I had never run so far, or for so much time, in my life. When I crossed the finish line at the Orcas Island 25k in 3:42:48 (or 222.8 minutes), poured a beer and got in line for pizza, I was wondering how the finish times were distributed. I'd had lots of time to think while I was running for almost 4 hours, and since I had never done a race of that length across that type of terrain (check out the race photos by Glenn Tachiyama), I wasn't sure how the other runners tended to finish.
First I made a histogram of the finish times, with each bin showing the count of runners finishing in 10 minute intervals.
I had thought I was farther back, but my time of 222.8 was pretty close to the middle, and from the histogram I saw that the bulk of the field finished in 3 hours (180 minutes) to about 4 hours 40 minutes (280 minutes).
The histogram didn't show a lot of detail, and a realized that a dotchart of each finish time might be an interesting way to look at these finish times. This dotchart shows the finish times of all 254 who completed the course.
This shows the finish times and places grouped by female or male.
And I made one more chart to find my finish within the field.
I was very much in the middle of the field. I was just glad to finish as fast as I did and to run through all that snow. The times of the top finishers were so fast. I was just coming down from the Powerline headed towards Twin Lakes when the leader crossed the finish line!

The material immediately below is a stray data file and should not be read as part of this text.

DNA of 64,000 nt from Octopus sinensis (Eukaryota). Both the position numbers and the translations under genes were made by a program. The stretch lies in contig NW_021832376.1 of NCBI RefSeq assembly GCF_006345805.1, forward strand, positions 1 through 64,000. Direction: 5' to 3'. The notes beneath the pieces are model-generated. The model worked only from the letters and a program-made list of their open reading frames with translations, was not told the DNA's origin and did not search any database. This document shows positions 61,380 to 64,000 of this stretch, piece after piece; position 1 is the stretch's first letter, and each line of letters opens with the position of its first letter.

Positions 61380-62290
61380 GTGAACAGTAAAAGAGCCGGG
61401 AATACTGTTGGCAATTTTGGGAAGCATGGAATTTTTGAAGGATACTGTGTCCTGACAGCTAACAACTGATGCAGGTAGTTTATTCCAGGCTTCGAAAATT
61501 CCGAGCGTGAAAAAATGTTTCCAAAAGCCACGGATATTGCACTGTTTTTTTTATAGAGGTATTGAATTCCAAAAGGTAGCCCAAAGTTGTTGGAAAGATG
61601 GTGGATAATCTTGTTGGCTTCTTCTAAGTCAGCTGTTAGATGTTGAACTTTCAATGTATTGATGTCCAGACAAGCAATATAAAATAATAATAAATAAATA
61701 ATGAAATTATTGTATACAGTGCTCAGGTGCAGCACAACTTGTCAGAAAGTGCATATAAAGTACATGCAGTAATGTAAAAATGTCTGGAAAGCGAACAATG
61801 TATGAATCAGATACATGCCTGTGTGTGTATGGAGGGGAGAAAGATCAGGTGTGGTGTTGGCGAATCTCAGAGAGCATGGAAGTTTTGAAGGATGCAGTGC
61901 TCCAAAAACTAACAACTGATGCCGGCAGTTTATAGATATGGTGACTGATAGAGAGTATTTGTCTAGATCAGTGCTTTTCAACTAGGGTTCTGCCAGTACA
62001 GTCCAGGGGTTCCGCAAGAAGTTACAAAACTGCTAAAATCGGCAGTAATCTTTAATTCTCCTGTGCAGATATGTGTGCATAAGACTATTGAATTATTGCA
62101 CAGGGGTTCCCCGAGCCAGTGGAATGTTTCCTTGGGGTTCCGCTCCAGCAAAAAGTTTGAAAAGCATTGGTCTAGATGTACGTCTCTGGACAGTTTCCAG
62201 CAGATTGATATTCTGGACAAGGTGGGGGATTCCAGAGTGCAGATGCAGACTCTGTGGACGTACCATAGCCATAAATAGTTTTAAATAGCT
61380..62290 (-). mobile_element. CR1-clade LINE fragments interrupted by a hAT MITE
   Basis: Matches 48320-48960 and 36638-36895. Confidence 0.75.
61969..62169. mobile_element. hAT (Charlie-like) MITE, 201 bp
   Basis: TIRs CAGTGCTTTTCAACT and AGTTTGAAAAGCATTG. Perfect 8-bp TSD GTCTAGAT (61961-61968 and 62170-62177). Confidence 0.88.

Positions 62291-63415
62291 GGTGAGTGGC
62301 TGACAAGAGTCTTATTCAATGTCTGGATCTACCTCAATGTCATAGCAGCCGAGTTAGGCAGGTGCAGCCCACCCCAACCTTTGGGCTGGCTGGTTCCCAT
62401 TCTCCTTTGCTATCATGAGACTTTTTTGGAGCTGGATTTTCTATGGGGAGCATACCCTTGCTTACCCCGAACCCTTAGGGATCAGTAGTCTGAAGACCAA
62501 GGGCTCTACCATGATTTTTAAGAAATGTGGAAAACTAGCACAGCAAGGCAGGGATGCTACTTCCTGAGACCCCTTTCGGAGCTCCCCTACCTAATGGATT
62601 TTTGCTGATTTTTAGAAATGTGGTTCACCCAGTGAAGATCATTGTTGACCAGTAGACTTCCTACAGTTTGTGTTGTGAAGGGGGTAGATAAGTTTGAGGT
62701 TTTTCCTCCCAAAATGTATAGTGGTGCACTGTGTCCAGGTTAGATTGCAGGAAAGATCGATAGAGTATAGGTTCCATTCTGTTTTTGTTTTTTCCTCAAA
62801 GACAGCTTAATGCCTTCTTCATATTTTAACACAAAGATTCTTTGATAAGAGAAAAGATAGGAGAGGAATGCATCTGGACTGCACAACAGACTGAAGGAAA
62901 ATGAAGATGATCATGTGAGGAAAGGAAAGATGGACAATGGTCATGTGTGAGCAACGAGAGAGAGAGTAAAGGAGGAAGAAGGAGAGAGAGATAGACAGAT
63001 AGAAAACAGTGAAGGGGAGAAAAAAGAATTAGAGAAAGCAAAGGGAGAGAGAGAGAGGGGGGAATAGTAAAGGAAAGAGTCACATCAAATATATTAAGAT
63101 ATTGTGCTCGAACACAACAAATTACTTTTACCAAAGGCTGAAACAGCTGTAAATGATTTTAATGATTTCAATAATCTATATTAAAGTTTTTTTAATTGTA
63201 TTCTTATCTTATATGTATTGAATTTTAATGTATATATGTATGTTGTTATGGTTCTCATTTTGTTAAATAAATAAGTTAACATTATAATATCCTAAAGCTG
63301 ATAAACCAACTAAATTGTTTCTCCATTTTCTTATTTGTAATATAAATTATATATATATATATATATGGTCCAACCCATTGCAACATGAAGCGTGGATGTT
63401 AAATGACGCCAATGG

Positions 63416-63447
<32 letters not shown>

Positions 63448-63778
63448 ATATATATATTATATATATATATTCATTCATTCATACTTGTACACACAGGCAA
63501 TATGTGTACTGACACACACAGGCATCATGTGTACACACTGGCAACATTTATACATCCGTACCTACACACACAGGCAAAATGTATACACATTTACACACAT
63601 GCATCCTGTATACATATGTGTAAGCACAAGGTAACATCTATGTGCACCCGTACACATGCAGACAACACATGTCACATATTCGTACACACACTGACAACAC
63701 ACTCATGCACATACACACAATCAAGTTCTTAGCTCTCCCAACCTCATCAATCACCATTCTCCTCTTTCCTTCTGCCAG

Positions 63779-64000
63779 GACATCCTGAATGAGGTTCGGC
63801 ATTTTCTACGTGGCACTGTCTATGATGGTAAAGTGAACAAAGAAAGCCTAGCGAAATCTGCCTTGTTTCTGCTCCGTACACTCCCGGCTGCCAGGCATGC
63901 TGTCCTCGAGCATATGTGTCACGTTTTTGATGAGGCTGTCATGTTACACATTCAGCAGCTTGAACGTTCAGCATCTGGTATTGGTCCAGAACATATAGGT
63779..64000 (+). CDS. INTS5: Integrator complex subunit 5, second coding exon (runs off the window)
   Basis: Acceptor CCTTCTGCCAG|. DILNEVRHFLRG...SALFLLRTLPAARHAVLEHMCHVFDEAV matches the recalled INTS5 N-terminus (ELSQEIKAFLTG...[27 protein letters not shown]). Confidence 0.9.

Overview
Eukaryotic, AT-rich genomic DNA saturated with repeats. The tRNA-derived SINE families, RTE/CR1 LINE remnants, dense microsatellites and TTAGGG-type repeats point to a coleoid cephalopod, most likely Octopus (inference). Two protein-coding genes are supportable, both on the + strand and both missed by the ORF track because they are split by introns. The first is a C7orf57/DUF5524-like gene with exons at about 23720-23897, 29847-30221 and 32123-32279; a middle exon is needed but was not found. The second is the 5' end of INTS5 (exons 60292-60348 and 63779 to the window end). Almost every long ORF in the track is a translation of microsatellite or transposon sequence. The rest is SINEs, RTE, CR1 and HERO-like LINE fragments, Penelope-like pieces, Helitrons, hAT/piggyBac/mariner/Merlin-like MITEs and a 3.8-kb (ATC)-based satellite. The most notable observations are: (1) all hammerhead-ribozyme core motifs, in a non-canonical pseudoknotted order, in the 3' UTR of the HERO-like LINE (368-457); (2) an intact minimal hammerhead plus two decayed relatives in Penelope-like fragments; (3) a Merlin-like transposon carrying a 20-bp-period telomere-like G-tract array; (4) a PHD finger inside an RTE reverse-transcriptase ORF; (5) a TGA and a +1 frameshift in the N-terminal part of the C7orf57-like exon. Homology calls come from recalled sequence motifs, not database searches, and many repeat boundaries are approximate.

I've found the birdie dance photos and the botanizing posts to be a bit blasé, so although there have still been a lot of both, I have not felt any need to document those exploits here.
Well, I would like to document this.
With that disclaimer out of the way, there has been some exceptional botanizing recently.
I've also made an effort to measure the photosynthetic photon flux density at different locations. Botanizing and light measurements go good together.
I've been reading too. I've moved the what I've been reading list to a higher position on the right sidebar of this page. Reading goes good with botanizing and light measurements too.
And there have been lots of charts. I made this one showing flights since 8 August 2013. When I get around to it, I'll add flights going back about 10 years. I need to adjust the code some more to more clearly highlight (with color, line width, and transparency) the routes flown most often, but this shows that Bangkok-Tokyo has been a common one.
What else? Various projects. This talk with Dave Wilber covers a wide range of topics.
I flew a few times in April, and finally reached 106 flight miles on United. It would have happened sooner if they hadn't stopped flying to Bangkok, but so it goes. That was a lot of flights, and a lot of great trips, and memories.